While recent educational home childcare educator (HCE) negotiations have achieved important milestones toward the profession’s future, preconceived notions about early childhood educators and others working in this field remain.

Years after the CPE and educational home childcare network was introduced, the “babysitting” myth endures. How long will it take before the role of the thousands of women who are there for our children each day is properly recognized? What if we finally acknowledged that early childhood is the first link of our education system in Québec?

The first of its kind around the globe, recognized for its quality, the early childhood network we now know got off the ground thanks to a strong political will to provide fair, democratic, universal and accessible services to our little ones. The objective was as crystal clear as the commitment toward a robust public network: to foster equal opportunities for each and every child. Looking back at this firm commitment, it seems clear that we now live in entirely different times. We have seen, in the past several years, blatant attempts to weaken our public early childhood network with spurious solutions to non-existent problems. Successive governments have been acting as though strengthening and increasing the number of new spaces in our CPE and home childcare network is dangerous.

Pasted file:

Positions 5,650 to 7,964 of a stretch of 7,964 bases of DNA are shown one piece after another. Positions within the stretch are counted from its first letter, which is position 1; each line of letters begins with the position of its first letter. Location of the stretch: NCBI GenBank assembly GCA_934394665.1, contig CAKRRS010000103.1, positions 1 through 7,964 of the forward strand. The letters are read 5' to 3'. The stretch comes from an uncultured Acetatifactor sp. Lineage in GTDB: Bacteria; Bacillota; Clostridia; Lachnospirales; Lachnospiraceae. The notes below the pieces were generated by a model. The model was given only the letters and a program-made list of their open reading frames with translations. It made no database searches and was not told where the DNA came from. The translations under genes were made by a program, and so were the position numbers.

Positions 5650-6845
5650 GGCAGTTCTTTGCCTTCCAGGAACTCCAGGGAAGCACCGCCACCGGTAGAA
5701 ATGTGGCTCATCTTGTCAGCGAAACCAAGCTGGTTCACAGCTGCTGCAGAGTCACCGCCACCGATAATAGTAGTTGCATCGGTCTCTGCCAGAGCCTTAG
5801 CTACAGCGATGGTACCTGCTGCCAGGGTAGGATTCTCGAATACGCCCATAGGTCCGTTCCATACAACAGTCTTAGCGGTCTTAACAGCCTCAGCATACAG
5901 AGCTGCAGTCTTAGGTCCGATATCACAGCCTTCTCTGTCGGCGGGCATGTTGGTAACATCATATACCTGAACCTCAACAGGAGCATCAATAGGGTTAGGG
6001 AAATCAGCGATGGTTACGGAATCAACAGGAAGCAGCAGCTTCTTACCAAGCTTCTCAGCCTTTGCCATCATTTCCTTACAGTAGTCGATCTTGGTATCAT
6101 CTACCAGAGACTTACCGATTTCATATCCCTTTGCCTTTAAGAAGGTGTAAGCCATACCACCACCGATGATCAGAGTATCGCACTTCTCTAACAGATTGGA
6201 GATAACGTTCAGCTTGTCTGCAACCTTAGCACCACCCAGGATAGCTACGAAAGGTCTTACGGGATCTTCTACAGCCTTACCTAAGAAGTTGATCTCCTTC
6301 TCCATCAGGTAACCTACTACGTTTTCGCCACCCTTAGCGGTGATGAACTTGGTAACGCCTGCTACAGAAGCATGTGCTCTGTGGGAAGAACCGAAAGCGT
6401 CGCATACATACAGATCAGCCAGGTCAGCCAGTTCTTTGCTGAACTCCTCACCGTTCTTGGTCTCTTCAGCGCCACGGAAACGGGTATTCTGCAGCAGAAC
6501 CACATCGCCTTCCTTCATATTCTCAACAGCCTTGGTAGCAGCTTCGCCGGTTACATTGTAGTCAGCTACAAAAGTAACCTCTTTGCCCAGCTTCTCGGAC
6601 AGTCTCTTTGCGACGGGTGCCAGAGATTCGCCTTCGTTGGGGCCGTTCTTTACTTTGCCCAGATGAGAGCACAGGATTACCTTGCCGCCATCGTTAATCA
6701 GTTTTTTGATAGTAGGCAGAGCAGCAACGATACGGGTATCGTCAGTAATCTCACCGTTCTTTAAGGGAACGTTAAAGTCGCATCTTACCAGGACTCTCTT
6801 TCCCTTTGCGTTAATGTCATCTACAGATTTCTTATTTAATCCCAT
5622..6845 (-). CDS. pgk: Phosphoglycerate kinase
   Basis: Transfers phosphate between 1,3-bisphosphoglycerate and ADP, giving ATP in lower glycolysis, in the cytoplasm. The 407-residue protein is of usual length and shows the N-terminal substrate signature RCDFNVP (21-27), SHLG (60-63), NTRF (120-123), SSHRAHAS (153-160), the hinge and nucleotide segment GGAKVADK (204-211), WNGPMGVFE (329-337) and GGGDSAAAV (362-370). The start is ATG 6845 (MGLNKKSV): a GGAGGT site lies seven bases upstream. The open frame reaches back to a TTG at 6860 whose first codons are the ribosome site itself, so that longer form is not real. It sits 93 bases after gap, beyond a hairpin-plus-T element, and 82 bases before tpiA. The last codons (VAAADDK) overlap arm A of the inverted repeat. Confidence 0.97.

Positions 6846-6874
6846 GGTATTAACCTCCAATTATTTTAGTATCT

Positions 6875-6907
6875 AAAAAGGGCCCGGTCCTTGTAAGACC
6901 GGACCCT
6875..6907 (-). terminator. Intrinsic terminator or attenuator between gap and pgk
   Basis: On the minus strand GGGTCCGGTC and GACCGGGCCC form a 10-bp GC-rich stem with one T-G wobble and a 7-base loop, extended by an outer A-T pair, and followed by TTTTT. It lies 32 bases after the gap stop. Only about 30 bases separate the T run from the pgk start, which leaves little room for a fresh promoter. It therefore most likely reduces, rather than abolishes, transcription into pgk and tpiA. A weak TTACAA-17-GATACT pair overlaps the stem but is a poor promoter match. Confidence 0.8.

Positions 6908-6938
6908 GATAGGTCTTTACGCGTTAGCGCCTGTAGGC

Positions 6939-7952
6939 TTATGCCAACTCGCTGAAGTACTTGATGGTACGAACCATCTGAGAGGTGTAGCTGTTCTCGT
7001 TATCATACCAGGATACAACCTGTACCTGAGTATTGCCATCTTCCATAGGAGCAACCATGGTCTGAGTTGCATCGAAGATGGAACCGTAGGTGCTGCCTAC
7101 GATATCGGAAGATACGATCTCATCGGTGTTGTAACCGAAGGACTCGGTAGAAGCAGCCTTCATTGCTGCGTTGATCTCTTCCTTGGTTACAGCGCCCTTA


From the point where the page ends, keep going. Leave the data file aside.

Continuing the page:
Thankfully, facts are stubborn things! Educational early childhood services have reported high and consistent satisfaction levels from parents over the years. And their main criticism (with good reason!) is the shortage of spots. This is combined to evidence showing that greater access to reduced-contribution spots has a direct impact on helping women's access to the labour market.

Our early childhood network is not only enviable but profitable!

In solidarity